Wednesday, 27 January 2010

The 306, six months on.

Peugeot's 306. A cracking buy.

Six months ago, I wrote a piece telling everybody in the market for a cheap car to buy a Peugeot 306. At this point, I'd run one for perhaps two months. Do I still feel the same, six months down the line? There's only one way to tell, and that's to look at it objectively.

I found a matching car - indeed, the one pictured above - with twice the mileage but three years newer a plate. That said, it was a late registration in that colour and as a MK1. That car is £950. Given that we paid £1500 in 2003, and I see no reason to sell for less that the car pictured, it has cost under a hundred pounds a year in depreciation. That's as close to depreciation-free motoring as what was then an eight year old car can offer.

It's quick enough, being powered by a 1.8 four of some 103bhp. The automatic gearbox provides a decent kickdown - not so much in terms of outright urge but I suspect this is more down to the car's age and the fact that short journeys do not endear themselves to peak engine condition. I always feel as though I'm in control too - drive a 306 and you understand instantly why the GTi6 was THE hot hatch to beat in the 90s.

I needn't repeat words I wrote six months ago, and which are freely available on this blog if you're interested. Suffice it to say the car is economical, spacious, airy, and scrubs up incredibly well for a 15 year old family hack. The radio is again excellent, with either a column stalk or buttons within reach which can be used to adjust the sound without taking your eyes from the road.

Another advantage to an automatic gearbox I could not foresee is it's usefulness in injury. In August I managed to damage the ligaments of my left ankle rather badly. My limp was rather pronounced despite the fact I tried concealing it from family members and friends, yet I was still able to drive in complete and utter comfort.

I mentioned the unique build quality of the French - and really, it's not as bad as I made it out. Yes, one piece of trim is held on with Blu-Tack. Yes, one piece until recently resided in the glovebox. But said piece, following some nifty modifications with a penknife and a file, went where it should have been from the factory. A bit of tape to secure the fix lest it break again did the job, and the car is now as close to concours (but filthy - I never wash cars in cold weather) as it can be. I'm still looking for a replacement steering wheel, incidentally - if anyone has a good beige four spoke wheel for a 306, get in touch.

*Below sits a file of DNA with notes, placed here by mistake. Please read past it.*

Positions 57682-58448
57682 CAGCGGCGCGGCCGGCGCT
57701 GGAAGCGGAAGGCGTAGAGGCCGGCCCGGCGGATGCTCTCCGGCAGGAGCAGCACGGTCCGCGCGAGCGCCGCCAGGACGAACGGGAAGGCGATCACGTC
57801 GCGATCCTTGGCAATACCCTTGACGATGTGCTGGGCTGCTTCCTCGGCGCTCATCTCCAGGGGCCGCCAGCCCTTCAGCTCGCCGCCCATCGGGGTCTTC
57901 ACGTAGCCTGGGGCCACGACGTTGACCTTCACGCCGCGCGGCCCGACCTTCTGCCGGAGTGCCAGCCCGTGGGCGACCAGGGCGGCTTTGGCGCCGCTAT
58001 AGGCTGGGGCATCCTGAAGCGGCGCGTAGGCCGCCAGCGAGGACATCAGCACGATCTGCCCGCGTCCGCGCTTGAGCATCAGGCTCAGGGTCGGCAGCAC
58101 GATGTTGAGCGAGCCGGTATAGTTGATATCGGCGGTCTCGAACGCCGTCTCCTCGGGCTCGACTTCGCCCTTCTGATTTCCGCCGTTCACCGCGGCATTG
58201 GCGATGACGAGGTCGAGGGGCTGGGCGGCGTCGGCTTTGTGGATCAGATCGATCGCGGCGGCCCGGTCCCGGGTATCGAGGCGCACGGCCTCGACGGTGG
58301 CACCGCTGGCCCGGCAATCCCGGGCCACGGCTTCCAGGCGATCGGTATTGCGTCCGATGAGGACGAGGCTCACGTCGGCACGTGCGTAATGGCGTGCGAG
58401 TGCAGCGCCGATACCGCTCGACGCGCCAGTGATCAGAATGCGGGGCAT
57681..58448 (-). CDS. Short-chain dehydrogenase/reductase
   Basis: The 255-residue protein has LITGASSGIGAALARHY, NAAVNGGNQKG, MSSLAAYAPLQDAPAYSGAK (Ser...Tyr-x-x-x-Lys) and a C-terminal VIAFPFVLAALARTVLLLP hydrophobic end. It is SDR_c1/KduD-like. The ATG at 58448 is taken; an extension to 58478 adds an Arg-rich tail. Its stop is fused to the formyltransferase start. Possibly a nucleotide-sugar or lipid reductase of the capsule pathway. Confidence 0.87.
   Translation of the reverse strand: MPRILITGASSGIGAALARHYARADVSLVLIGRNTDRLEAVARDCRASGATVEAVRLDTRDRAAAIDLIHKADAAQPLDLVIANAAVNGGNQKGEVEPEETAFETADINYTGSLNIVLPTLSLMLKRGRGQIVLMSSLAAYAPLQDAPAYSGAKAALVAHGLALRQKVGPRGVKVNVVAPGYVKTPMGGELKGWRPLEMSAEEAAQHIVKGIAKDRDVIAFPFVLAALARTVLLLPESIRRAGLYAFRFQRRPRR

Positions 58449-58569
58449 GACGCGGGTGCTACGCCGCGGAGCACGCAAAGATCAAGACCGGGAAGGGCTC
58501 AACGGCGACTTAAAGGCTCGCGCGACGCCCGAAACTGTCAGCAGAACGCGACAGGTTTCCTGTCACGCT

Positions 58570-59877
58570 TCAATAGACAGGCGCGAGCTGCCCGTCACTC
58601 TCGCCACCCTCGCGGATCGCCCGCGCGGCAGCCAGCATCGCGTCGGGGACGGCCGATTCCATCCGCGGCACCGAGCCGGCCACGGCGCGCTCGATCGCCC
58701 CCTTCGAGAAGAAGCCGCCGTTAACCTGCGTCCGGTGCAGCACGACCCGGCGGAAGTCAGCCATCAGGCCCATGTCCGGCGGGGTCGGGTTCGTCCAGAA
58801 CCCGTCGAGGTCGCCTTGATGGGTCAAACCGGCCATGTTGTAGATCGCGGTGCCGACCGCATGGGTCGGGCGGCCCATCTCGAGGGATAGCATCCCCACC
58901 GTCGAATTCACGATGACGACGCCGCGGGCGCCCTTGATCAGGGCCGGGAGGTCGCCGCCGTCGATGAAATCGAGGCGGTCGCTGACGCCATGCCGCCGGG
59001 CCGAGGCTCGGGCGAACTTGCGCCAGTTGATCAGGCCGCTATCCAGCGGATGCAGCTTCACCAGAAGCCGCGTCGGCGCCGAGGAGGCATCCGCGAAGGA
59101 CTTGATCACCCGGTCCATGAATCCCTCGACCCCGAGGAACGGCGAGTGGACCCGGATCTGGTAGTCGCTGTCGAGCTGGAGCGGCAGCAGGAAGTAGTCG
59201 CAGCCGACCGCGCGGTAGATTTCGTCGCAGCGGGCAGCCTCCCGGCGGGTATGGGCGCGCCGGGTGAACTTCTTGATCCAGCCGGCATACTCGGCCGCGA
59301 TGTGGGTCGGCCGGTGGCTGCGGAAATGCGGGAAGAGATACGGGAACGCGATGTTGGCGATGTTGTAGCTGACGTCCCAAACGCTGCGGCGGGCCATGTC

If anything, my praise for Peugeot's peppy people's car is higher than ever. I really do understand the car's appeal, and for the ridiculously low sums they command now, as a Bangernomics advocate I heartily recommend you buy onewhilst there are still some decent ones left.

Tuesday, 26 January 2010

The best small car in the world

The best small car in the world. Buy one.

With the exception of the first few lessons in that God-awful Yaris, I learned to drive in a 2007 Ford Fiesta 1.25 Style. It taught me a lot. And I'm happy to have had such a highly regarded car as my first long-term steed, for it gave me a chance to make my mind up properly. And my decision is this. Ford's Fiesta is the best small car in the world. Anybody who wants a small car at Fiesta money and does not buy a Fiesta frankly needs his (or, as a city car, more likely her) head examining.

Grasp the door handle of a 2007 Ford Fiesta Style and, whilst it is black scratchy plastic, at least it feels solid and chunky. Get into the comfortable but oh so plebeian cloth seat, and the comfortably sized steering wheel falls neatly to hand once adjusted to suit one's driving position. All the controls were within reach and placed where you would intuitively look, and the cabin had a quality feel. Nice and sensible dash too, for a modern small car.

So, start the engine. The 1242cc four thrums into life eagerly, you snick the stubby gear lever into a well-placed first gear, and off we go. Where we are very pleasantly surprised. On paper, the 1.25 Fiesta is slower than evolution (Of Darwin's type, not Mitsubishi's) yet on the road it feels nippy, smooth, and quick. If anything, too quick - this is a car which encourages spirited driving, and I found myself over the speed limit more than was perhaps wise for a man on a provisional licence. The gearbox was smooth, with a pleasant change action (A Ford strength, as testified by letters of compliment by a Mr F. Flintstone) and a sensitive yet not overly delicate clutch. Turn-in was sharp, and it put a smile on your face. This was a small car in which excellent progress could be made.

With space for even my six foot three frame and ample room to wear the headpiece of the Coldstream Guards in the front, it really should have been no surprise to find that, excepting a somewhat awkward entry and exit procedure through the gap twixt front door and front seat, the back seat was more than ample for someone of proper proportions. Two of his rugby-playing mates could even have joined him on the back seat without causing much consternation - well, where space was concerned anyway. Not that I had cause to look, but I should imagine the boot was more than capable of taking unfeasibly sized boxes of rubbish to the tip, or of taking the shopping home from Sainsburys. Whilst I'm considering practical matters, it should drink less than an abstemious vicar.